After almost two years of civil war, there are no longer two options for Syria, political or military. Both sides now rely on force.
The opposition activists who try to maintain the originally peaceful character of their uprising are still there, but the armed rebels are calling the shots. Those in the regime who wanted to engage the opposition in some form of dialogue were marginalized early on, when Bashar al-Assad chose to respond to the protests with force.
Eventually there will have to be a political process. But the conditions under which such a process will come about now largely depend on military developments on the ground — plus, to some extent, on the signals and actions of international players.
But if both sides are now using military means for political ends, the ends differ. For the opposition, the military struggle is a means to support the initially civilian uprising. It considers the civilian population, even in regime-controlled territory, as its base, and it aims to depose the regime by gaining military and political ground.
Many government officials are aware that the regime cannot win militarily — Vice President Farouk al-Sharaa said so much in a recent interview. But territorial losses and political setbacks have not made the regime core around Bashar al-Assad and his brother Maher more inclined to negotiate. Power sharing is simply not a concept in the Baathist world view.
Nor does Assad seem any more willing than a year ago to negotiate a safe exit from Syria. His political strategy is to stay, but it is no longer about the whole of Syria. Assad believes he can concentrate on retaining a few strategic areas — Damascus; the coastal mountains, which are mainly inhabited by members of his Alawite minority; the port of Tartus; and the land connections between these areas — while inflicting scorched-earth punishments on rebel-held territory.
Militarily, Assad is now relying almost totally on loyalists from his Alawite sect who dominate the senior officer corps. The mainly Alawite elite battalions and the air force are still largely intact, and supported on the ground by hastily recruited militias — the so-called shabiha — which have been responsible for most of the atrocities against civilians.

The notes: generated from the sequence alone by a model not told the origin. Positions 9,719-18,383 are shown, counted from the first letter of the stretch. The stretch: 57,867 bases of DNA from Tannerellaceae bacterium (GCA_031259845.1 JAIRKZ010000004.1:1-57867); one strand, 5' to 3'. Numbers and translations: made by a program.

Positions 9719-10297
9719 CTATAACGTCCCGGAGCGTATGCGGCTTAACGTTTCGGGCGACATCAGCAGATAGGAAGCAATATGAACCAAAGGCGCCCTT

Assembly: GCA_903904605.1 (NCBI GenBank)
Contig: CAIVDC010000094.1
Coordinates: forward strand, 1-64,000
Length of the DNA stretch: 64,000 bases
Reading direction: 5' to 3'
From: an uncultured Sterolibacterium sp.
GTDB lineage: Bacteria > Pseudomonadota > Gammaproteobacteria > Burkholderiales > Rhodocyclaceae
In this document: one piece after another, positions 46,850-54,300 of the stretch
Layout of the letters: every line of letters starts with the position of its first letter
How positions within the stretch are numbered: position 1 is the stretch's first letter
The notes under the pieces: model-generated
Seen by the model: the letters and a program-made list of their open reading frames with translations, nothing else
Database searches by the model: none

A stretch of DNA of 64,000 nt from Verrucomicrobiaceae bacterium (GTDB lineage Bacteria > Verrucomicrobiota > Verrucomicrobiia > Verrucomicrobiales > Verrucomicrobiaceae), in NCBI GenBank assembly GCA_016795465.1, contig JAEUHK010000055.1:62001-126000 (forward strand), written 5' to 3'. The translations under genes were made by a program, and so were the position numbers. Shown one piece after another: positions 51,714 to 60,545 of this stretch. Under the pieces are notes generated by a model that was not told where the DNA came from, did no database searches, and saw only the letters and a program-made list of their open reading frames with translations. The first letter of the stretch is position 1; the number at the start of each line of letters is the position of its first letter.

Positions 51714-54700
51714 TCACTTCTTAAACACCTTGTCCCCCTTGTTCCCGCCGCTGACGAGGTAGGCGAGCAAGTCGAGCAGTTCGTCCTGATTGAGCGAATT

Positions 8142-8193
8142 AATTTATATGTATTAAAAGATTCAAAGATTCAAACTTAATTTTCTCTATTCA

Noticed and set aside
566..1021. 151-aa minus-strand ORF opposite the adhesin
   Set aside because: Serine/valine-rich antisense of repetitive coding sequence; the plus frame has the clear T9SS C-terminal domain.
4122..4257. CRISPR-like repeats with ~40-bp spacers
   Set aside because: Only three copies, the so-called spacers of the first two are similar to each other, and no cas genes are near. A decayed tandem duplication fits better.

With the rising brutality, the war has increasingly turned into a sectarian conflict. Propaganda depicting the Alawites as the enemy has been on the increase among the majority Sunnis, and some extremist groups have targeted Alawites.
As a result, many Alawites are now prepared to fight on Assad’s side not out of conviction, but out of fear that if he falls they and their families will be slaughtered. Without assurances for their future, the elite battalions, air force, intelligence services and shabiha will fight on simply to secure the survival of their community, possibly in an Alawite enclave in the coastal mountains.
Certainly the regime is to blame for the destruction of Syria’s social fabric, but this does not help to repair the damage. The more the opposition advances, the more it also becomes responsible for rescuing and rebuilding the state.
The opposition has taken an important step by forming the National Coalition of Syrian Revolutionary and Opposition Forces. It now has a credible leadership with better contacts to the Local Coordination Committees and other civilian groups inside Syria, and it has made progress toward unifying the diverse forces of the Free Syrian Army and other armed groups under one military command.
Parallel with the military struggle, though, the opposition has to present itself as a credible alternative to the regime. Among other things, the Coalition needs to start providing services in liberated areas, particularly by distributing relief aid to residents and refugees.
At the same time, the Free Syrian Army needs to distance itself from extremist forces. Opposition leaders obviously appreciate the fighting power of these groups. Politically, however, the opposition cannot win with forces whose actions and propaganda exacerbate the fears of those Syrians who oppose the regime but fear that its fall will lead to more bloodshed and repression.
Thanks to their personal histories, leaders of the Coalition such as Ahmad Moaz al-Khatib, Riad Seif and Suhair al-Atassi are well placed to offer a vision of coexistence to those, particularly Alawites, who have so far stuck with the regime. The appointment of an Alawite as ambassador to Paris was a good signal, but it is not enough to reassure the community that it will have a place in a post-Assad Syria.
International actors do have an impact in Syria, even in the opposition. The main means of strengthening those who want to build a democratic and inclusive post-Assad Syria is to unify the flow of money and material support. The better the Coalition and the Free Syrian Army are able to pay their soldiers and dispense the necessary equipment, other militias and groups will submit to their leadership.
This would increase civilian control over the military component of the rebellion, weaken extremist groups and improve chances for a political transition.
Volker Perthes is director of the German Institute for International and Security Affairs (SWP), Berlin.